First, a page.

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Cutaneous vasculitis, connective tissue diseases, and urticaria 

Cutaneous vasculitis, connective tissue diseases, and urticaria

Cutaneous vasculitis, connective tissue diseases, and urticaria

Susan Burge

, and Graham S. Ogg



Following the consensus recommendation of the American College of Rheumatology, American Society of Nephrology and European League Against Rheumatism in 2011, the term Wegener’s granulomatosis is replaced by granulomatosis with polyangiitis (GPA).

Updated on 28 Nov 2013. The previous version of this content can be found here.
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date: 25 April 2017

Vasculitis (angiitis) denotes necrotizing inflammation of the blood vessels; occlusive vasculopathy implies vascular occlusion without significant vascular inflammation. A small-vessel cutaneous vasculitis is the most common vasculitis affecting the skin, and may be the first sign of a systemic vasculitis, but 50% of patients have no systemic disease. The clinical findings must be integrated with the results of serological, pathological, and imaging studies to reach a diagnosis.

Systemic lupus erythematosus (SLE) is diagnosed if four or more of the American College of Rheumatology revised criteria for the classification of SLE are present, either sequentially or simultaneously (Chapter 19.11.2). These include four mucocutaneous signs: malar rash, discoid rash, photosensitivity, and oral ulcers. Skin lesions are the first manifestation of SLE in 23 to 28% of patients; about 73% of patients report photosensitivity, and up to 91% develop cutaneous symptoms at some stage in the evolution of their disease.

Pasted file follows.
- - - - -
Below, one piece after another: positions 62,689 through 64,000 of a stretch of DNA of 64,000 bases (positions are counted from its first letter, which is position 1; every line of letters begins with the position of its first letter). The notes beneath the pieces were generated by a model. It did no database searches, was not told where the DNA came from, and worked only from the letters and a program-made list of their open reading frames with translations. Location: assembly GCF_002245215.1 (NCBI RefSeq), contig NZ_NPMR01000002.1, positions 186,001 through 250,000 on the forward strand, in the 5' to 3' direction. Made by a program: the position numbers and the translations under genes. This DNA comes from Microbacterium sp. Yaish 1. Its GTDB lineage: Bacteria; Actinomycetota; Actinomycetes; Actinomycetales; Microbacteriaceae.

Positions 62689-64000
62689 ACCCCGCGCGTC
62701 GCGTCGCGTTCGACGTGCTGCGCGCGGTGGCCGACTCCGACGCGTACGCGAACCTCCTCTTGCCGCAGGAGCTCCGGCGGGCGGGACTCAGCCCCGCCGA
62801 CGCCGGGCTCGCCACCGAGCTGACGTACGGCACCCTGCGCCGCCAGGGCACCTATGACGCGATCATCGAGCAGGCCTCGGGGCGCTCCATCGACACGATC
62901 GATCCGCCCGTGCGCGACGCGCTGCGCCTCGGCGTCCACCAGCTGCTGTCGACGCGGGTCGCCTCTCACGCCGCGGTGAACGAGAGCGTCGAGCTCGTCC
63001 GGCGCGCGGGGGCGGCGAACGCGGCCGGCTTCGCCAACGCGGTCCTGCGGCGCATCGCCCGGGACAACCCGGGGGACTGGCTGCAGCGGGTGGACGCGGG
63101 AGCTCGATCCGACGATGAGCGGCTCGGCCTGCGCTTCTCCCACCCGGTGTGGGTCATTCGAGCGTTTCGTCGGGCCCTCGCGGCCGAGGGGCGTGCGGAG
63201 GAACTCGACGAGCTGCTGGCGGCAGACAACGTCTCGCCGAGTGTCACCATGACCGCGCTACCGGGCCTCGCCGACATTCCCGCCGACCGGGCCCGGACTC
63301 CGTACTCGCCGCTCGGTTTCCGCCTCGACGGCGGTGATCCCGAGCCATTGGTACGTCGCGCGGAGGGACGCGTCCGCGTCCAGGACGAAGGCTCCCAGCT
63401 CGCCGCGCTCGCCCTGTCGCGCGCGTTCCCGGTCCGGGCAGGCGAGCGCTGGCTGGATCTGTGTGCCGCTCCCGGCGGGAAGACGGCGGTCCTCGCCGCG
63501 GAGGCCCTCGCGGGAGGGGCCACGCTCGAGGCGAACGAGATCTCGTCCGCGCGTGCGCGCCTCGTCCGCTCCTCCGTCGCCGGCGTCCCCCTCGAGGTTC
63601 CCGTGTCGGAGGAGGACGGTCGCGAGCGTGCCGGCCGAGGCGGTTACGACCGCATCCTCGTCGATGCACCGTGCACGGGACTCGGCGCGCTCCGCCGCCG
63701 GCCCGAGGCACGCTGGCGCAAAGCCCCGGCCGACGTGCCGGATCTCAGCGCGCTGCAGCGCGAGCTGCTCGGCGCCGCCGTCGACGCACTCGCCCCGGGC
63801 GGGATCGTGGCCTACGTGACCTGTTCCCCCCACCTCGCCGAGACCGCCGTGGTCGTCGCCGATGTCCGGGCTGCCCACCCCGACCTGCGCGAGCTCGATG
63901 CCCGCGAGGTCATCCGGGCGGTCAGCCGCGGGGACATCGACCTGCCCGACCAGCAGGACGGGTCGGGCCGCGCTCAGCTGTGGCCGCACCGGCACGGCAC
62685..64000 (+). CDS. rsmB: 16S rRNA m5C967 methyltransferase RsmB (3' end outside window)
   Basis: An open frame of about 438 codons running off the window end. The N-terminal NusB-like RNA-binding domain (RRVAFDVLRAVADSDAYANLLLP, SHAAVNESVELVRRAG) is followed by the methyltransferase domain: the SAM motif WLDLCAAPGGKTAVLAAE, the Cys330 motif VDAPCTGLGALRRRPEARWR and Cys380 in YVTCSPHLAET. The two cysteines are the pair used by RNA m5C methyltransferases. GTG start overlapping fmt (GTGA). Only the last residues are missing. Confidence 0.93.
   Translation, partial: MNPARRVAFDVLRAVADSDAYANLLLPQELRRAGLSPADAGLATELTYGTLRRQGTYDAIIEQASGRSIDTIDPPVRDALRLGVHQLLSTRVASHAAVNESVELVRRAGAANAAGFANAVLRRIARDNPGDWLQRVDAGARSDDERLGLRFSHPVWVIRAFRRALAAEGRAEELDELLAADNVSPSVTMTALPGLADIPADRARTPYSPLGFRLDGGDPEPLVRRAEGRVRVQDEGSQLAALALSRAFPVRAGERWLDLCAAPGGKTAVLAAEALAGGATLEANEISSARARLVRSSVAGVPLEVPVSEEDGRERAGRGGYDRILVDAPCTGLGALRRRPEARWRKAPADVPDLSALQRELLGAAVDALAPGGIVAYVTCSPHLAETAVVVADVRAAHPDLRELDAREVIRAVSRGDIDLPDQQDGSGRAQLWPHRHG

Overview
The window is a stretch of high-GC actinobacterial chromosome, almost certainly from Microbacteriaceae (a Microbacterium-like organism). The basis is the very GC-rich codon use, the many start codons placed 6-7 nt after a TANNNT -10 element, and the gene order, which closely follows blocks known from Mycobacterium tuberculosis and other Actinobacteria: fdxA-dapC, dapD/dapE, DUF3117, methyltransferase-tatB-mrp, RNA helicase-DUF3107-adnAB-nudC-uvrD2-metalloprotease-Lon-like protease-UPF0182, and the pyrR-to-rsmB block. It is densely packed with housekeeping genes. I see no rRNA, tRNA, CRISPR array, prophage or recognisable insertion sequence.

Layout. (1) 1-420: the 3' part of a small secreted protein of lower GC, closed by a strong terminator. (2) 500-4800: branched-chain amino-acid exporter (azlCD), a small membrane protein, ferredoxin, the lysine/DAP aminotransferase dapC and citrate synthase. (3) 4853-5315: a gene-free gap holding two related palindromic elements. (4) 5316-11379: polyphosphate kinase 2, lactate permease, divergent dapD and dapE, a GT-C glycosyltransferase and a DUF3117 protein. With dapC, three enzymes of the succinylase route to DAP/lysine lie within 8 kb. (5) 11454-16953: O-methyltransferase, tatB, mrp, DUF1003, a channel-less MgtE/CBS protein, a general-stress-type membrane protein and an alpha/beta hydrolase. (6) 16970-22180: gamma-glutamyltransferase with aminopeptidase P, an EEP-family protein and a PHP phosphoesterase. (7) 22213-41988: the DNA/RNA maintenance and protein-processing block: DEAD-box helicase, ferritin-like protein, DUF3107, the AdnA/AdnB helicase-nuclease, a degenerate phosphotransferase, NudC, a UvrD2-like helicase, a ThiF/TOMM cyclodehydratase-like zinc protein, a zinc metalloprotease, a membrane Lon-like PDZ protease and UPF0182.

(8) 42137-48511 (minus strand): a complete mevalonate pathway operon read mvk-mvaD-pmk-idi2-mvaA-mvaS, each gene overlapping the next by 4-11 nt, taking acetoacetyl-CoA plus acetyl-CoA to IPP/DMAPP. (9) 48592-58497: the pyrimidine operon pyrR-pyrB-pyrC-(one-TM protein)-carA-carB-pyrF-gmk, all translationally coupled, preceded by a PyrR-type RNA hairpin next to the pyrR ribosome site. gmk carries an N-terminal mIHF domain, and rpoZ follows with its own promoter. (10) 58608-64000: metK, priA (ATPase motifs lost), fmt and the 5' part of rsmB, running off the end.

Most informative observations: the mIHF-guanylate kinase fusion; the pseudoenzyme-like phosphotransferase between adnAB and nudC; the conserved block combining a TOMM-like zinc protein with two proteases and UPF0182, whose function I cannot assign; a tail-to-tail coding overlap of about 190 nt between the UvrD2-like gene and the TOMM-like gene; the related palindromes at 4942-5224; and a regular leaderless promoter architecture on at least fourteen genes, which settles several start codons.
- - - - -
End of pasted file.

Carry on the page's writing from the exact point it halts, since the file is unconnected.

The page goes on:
Dermatomyositis is an uncommon multisystem autoimmune disease in which inflammatory skin changes are associated with polymyositis of skeletal muscle. The clinical spectrum ranges from pure cutaneous disease, through coexisting patterns of cutaneous/systemic disease, to isolated inflammatory polymyositis. Cutaneous involvement may precede the onset of myositis by several years, but some patients never have muscle involvement (amyotrophic dermatomyositis).

Scleroderma means thickened, fibrotic, bound-down skin. It may develop in association with a systemic connective tissue disease (systemic sclerosis) or present as a localized cutaneous problem. Localized scleroderma, unlike systemic sclerosis, is a self-limiting condition confined to the skin and subcutaneous tissue; it does not transform into systemic sclerosis. Dermatologists tend to use the term ‘morphoea’ for localized disease, while paediatricians and rheumatologists refer to the same condition as ‘scleroderma’.

Panniculitis is inflammation of the subcutaneous fat, sometimes associated with vasculitis. It presents with erythematous subcutaneous nodules, most often on the lower leg.

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